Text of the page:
Re: spec files?

In message <025836EFF856D411A6660090272811E61D0860 EMAIL>, Gregory Leblanc writ

>Are there any established standards for creating spec files (the
>"instructions" for RPM packaging, if you will) in gnome CVS?  I notice that
>there's a great disparity in how the spec files are maintained, and some of
>the design decisions therein.  If there aren't any standards, should I
>propose some here?

What do you mean?  The spec files are fairly consistent.  At least one package
has fancy scripts that try to automatically determine file lists (e.g.
gnome-core), but most packages have spec files that list all of the installed
directories and new directories are added as needed.  I don't think the fancy
script idea is very good unless the package's directory tree is *very* stable.

Sometimes the spec files get a little bit tricky, like the recent problems with
the gnome-print spec file not properly installing the fontmap file.

Most of the spec files work fine on Red Hat 6.2 systems.  I have a batch of
Group: fixes I'm planning on committing, but they're cosmetic.  Recently I've
upgraded one of my systems to 7.0 and most of the spec files continue to work.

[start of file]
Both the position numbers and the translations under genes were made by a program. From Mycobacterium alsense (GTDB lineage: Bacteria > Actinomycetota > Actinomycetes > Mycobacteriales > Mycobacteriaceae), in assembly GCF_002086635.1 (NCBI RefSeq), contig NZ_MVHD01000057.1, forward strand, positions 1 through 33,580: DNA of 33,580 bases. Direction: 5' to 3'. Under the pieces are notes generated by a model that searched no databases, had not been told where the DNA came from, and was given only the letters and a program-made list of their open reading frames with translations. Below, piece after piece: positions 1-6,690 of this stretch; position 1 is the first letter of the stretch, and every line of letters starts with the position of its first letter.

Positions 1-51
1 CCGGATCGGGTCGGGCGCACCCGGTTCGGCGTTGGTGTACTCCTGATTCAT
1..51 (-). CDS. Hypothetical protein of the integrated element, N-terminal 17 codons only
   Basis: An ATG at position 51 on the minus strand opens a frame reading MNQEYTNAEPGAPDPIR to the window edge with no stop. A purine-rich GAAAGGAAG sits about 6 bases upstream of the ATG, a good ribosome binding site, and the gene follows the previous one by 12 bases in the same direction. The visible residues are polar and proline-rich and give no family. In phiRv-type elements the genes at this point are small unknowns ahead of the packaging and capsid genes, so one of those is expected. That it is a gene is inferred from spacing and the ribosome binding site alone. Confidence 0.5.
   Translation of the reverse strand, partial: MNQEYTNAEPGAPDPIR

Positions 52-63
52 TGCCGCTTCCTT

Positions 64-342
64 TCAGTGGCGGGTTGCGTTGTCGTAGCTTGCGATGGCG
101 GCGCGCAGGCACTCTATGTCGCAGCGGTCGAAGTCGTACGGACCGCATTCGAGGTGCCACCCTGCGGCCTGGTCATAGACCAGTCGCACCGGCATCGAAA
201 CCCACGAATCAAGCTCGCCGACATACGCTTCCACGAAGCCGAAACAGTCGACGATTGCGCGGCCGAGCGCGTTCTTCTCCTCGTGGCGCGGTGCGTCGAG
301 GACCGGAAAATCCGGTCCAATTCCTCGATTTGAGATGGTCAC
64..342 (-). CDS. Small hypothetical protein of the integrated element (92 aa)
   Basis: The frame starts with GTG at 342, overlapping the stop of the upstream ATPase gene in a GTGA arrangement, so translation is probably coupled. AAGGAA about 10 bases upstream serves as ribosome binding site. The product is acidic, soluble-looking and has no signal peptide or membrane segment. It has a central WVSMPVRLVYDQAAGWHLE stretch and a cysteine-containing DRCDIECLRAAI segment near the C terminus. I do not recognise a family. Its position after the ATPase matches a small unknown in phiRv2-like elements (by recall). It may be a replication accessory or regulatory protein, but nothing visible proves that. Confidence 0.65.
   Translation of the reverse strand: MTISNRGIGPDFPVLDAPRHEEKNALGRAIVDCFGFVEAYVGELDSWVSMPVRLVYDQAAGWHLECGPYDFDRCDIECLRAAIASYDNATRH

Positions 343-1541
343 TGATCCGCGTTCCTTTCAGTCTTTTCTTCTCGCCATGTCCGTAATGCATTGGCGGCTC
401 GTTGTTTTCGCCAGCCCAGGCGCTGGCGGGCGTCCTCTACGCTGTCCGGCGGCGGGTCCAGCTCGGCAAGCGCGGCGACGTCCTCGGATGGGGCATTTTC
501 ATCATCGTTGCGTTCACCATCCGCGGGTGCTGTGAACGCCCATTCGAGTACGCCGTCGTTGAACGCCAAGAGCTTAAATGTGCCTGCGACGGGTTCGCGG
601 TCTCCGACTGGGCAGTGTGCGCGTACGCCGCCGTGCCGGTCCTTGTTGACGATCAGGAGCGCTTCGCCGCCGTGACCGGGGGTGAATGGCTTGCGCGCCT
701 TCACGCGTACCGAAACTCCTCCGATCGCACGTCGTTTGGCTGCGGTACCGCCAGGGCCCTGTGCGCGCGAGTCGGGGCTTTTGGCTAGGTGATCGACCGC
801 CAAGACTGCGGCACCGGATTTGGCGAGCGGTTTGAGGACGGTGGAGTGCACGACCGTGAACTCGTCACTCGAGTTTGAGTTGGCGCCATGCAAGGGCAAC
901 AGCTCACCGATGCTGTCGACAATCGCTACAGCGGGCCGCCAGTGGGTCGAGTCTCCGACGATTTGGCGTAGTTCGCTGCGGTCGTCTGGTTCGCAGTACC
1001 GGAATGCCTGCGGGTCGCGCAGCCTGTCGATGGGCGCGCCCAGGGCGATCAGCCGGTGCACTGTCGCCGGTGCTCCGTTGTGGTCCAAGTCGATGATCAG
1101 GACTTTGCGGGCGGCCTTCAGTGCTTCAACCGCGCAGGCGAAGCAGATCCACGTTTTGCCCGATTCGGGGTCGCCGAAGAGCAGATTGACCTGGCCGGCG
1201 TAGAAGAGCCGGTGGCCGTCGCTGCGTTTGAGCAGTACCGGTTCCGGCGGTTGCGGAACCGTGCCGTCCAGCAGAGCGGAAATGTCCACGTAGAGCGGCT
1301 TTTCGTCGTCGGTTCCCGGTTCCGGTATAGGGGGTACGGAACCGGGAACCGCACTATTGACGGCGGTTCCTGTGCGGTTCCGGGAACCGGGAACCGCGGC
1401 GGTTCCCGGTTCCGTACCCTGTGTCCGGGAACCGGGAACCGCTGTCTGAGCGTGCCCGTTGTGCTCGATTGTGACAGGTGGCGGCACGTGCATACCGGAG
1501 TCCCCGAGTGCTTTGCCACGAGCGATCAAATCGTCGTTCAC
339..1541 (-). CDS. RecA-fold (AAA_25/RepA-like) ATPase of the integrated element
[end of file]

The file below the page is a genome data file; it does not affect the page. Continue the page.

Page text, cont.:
The biggest problem is Red Hat 7.0's compiler/glibc situation.  Some of the
spec files effectively list bare directories, which is bad style but still
produces working RPM's.  There are a couple of cases where spec files list
commented out files with notes to the effect that these commented out files
shouldn't be installed, but this doesn't help tar installs!  As far as style is
concerned, the spec files Eazel hackers have worked on are probably the best.
Whenever I check in spec file changes, I usually submit cosmetic updates
roughly following their style.

I guess the main overall inconsistency is the use of %defattr, but again,
%defattr is usually cosmetic.

I'm not sure whether the spec files work properly on Mandrake systems without
minor modifications.


John GOTTS <jgotts linuxsavvy com>

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